The Euro and the Exchange Rate Regimes of the South East European Countries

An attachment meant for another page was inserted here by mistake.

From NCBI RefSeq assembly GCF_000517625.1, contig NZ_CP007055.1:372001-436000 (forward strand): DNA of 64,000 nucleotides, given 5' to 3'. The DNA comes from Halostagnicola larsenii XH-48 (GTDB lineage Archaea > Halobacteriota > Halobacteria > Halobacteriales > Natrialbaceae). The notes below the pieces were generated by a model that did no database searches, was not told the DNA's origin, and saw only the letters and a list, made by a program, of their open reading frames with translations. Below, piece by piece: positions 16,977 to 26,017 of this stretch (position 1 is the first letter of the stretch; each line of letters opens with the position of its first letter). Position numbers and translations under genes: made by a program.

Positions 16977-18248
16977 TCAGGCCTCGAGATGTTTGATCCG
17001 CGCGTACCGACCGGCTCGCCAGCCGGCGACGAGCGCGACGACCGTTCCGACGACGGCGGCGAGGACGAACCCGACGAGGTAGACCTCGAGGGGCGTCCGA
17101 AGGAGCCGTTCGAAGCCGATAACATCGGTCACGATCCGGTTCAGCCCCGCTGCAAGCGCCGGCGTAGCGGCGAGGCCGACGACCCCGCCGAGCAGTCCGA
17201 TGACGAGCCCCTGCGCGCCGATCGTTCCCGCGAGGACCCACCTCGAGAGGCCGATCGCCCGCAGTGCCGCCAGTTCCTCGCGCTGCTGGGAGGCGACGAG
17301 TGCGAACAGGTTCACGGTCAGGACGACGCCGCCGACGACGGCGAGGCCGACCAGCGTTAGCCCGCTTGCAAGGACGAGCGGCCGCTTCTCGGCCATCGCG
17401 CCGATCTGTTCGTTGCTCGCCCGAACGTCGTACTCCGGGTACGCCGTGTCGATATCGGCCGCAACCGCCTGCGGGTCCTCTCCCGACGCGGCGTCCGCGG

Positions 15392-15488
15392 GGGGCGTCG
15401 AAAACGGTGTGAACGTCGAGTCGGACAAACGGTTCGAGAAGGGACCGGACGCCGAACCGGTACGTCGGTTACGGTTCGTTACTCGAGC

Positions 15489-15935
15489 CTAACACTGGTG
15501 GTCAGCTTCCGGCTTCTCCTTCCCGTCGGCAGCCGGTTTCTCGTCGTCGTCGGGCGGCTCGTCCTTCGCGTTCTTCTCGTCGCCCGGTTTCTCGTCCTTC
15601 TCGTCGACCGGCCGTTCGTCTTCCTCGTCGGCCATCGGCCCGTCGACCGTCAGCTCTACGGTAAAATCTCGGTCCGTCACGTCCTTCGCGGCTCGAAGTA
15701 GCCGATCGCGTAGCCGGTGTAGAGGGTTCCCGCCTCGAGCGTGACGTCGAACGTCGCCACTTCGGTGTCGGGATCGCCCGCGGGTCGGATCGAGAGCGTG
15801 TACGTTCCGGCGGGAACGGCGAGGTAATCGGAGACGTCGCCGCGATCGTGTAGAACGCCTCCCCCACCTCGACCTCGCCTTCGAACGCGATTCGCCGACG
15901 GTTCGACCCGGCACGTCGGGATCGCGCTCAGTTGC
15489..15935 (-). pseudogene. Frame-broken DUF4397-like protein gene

As analysed in previous chapters, the countries of SEE have employed diverse exchange rate regimes, which were the result of different circumstances in each country. Among other things, these regimes reflect the extent of progress in the transition process, the preferred approach to stabilization as well as the authorities’ reaction to economic shocks. As a matter of fact, with respect to current exchange rate arrangements, one can see that basically there are two types of exchange rate regimes in the region. More specifically, three countries have fixed regimes – Bulgaria, BH and FYROM – and the first two of these operate on a currency board arrangement while the third has a de facto peg arrangement. The remaining four economies prefer a managed floating regime. Furthermore, it must be pointed out that two territories of Serbia and Montenegro, namely Montenegro and Kosovo, have shifted to euroization, which essentially constitutes an irreversible peg; they have unilaterally adopted the euro as ‘legal tender and the sole official currency’.1 Overall, the chosen regimes manifest not only the degree of willingness but also the extent to which the economic circumstances in some countries allow the policy-makers to rely on greater exchange rate stability as a basic tool for macroeconomic stabilization.
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